Possible Duplicates:
What’s the best way to build a string of delimited items in Java?
Java: convert List<String> to a join()d string

In Java, given a collection, getting the iterator and doing a separate case for the first (or last) element and the rest to get a comma separated string seems quite dull, is there something like str.join in Python?

Extra clarification for avoiding it being closed as duplicate: I'd rather not use external libraries like Apache Commons.


update a few years after...

Java 8 came to the rescue

marked as duplicate by Matthew Flaschen, polygenelubricants, abyx, sth, Graviton Jul 15 '10 at 1:20

This question has been asked before and already has an answer. If those answers do not fully address your question, please ask a new question.

  • 3
    See What's the best way to build a string of delimited items in Java?, and try one of the join methods from Apache StringUtils. – Matthew Flaschen Jul 13 '10 at 10:32
  • 2
    Just write an utility to do that. Be careful the join should be done with StringBuffer or StringBuilder for hight performance. – qrtt1 Jul 13 '10 at 10:32
  • Great question, I also found that whole missing-trailing separator problem very tedious for years ! Never knew about the str.join thing in Python - very useful shortcut! ... str.join(",",["thanks","very","much"]) ... – monojohnny Jul 13 '10 at 10:40
  • 1
    @monojohnny You don't need to use it as a class method, the first argument is the implicit self, so you can do ",".join(["thanks","very","much"]) instead :-) – fortran Jul 13 '10 at 10:51
  • Just use Jython ;) – Wayne Werner Jul 13 '10 at 13:15

No. There is no such method. Like many others I did my versions of such join for array of strings and collections (iterators).


Nope there is not. Here is my attempt:

 * Join a collection of strings and add commas as delimiters.
 * @require words.size() > 0 && words != null
public static String concatWithCommas(Collection<String> words) {
    StringBuilder wordList = new StringBuilder();
    for (String word : words) {
        wordList.append(word + ",");
    return new String(wordList.deleteCharAt(wordList.length() - 1));
  • 1
    Correct. But it would be better if the method could take a Collection argument instead, so it works regardless of implementation. – mahju Jul 13 '10 at 11:23
  • ok will change it. – BobTurbo Jul 13 '10 at 11:24
  • And from force of habit, I was going to say it should take a Collection<? extends String>, but on second thoughts, don't bother. :-) – Andrzej Doyle Jul 13 '10 at 11:25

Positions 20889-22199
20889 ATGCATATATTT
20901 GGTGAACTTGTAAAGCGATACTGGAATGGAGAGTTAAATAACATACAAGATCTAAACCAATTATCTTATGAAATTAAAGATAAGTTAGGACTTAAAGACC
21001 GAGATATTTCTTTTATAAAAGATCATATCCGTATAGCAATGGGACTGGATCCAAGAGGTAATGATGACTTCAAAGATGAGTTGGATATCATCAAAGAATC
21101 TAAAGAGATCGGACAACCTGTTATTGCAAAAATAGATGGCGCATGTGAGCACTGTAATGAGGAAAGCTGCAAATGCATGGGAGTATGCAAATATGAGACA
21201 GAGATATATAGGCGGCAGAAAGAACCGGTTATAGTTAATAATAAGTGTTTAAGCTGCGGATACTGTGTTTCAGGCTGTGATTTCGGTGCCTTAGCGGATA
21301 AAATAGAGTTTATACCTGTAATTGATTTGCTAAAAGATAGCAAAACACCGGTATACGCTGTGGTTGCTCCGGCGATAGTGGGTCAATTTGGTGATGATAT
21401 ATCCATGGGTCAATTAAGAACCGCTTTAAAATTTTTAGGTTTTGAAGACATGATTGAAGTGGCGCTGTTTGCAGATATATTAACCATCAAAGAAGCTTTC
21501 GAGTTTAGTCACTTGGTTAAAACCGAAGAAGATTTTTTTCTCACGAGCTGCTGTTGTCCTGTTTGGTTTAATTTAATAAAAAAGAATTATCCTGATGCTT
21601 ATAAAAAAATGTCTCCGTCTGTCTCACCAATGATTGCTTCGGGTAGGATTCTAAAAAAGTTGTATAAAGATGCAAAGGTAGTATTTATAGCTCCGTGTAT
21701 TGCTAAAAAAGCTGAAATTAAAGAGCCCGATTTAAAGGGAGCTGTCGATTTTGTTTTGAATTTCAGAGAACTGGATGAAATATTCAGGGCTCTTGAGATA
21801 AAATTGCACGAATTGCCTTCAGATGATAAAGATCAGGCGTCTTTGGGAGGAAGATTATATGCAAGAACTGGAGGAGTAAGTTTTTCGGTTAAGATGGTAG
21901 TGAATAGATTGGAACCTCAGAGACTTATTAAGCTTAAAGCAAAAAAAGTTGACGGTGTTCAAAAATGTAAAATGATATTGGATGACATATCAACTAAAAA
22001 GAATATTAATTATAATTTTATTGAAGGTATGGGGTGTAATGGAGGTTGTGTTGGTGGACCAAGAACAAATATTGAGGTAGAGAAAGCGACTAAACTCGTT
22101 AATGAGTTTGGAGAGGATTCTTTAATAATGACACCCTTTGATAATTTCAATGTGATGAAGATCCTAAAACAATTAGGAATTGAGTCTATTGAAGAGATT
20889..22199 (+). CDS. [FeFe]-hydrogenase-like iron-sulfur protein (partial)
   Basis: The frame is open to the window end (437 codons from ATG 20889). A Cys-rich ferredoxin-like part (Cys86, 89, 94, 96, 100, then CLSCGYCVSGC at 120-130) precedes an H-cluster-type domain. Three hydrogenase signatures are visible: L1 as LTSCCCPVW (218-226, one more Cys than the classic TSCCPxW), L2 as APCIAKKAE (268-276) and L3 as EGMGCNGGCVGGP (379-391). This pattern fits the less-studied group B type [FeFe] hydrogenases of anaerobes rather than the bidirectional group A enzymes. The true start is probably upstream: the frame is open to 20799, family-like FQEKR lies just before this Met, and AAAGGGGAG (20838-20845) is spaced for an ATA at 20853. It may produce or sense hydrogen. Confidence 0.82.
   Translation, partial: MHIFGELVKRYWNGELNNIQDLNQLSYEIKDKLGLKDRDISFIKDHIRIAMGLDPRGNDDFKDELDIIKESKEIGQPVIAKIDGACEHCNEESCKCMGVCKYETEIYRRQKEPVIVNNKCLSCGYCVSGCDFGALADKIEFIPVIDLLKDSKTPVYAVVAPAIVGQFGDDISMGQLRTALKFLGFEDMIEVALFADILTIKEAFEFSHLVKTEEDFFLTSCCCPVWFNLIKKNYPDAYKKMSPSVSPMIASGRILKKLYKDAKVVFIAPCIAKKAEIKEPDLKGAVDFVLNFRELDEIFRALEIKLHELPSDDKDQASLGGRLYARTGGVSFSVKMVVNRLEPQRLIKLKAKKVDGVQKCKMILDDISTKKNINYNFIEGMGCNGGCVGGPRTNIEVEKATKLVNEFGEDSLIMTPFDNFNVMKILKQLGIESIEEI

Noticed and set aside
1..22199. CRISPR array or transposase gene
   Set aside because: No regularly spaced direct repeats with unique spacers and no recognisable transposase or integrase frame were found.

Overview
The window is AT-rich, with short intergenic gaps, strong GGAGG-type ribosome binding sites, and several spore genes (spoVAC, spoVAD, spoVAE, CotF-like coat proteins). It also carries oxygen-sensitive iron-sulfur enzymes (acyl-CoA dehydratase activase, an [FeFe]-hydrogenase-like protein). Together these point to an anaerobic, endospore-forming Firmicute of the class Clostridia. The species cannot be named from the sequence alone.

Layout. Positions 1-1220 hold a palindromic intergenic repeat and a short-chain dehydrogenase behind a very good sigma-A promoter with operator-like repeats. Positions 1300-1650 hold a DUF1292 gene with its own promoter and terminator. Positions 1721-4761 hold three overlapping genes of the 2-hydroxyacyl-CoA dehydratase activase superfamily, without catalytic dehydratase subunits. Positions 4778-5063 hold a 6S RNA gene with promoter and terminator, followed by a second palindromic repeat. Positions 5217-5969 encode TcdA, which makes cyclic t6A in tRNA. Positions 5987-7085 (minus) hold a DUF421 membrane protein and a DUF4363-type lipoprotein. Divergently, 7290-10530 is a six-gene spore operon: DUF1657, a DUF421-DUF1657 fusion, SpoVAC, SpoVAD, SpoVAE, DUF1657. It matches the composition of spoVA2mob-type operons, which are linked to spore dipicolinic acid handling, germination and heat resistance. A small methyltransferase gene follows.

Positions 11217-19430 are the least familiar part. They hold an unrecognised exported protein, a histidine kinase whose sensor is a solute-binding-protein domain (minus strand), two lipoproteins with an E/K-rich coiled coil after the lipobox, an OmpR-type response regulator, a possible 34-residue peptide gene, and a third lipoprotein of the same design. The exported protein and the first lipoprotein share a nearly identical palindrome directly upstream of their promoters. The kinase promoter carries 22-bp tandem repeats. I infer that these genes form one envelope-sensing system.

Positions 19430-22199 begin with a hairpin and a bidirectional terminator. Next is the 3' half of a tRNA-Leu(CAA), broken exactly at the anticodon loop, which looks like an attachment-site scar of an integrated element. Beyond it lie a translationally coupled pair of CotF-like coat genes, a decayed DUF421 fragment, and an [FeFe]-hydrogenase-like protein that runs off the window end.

• @Andrzej yeah, the first time I noticed that String was final I was really disappointed for all the dirty things that I couldn't do xD – fortran Jul 13 '10 at 16:50
  • You should add a second param that just takes a character and replace "," with it. I'd say you should provide a default argument but that requires you to write another method D:< One of Java's failings, IMO – Wayne Werner Jul 13 '10 at 17:38

There is nothing in the standard library, but Guava for example has Joiner that does this.

Joiner joiner = Joiner.on(";").skipNulls();
. . .
return joiner.join("Harry", null, "Ron", "Hermione");
// returns "Harry; Ron; Hermione"

You can always write your own using a StringBuilder, though.

  • I was under the impression that the same Apache library containing StringBuilder had a join function no? But its been a bit since I touched that code, so maybe I misremember... – Petriborg Jul 13 '10 at 10:34
  • 3
    @Petriborg: java.lang.StringBuilder is JavaSE, not Apache's. I'm not sure if that answers your question. – polygenelubricants Jul 13 '10 at 10:36
  • @Petriborg StringUtil of apache commmons has join (commons.apache.org/lang/api/org/apache/commons/lang/…). – Thomas Jung Jul 13 '10 at 11:22

A compromise solution between not writing extra "utils" code and not using external libraries that I've found is the following two-liner:

/* collection is an object that formats to something like "[1, 2, 3...]"
  (as the case of ArrayList, Set, etc.)
  That is part of the contract of the Collection interface.
String res = collection.toString();
res = res.substring(1, res.length()-1);
  • 2
    I would be wary of using this - the toString output isn't guaranteed to have any specific format on java.util.ArrayList. It's unlikely it would change but that would be entirely legal. It would be safer (and arguably clearer) just to write the few lines of "extra utils code", IMHO. – Andrzej Doyle Jul 13 '10 at 11:24
  • The API specifies that AbstractCollection's toString is formatted as bracketed comma separated strings: download.oracle.com/docs/cd/E17409_01/javase/6/docs/api/java/… – fortran Jul 14 '10 at 7:23

Not in the standard library. It is in StringUtils of commons lang.

Not the answer you're looking for? Browse other questions tagged or ask your own question.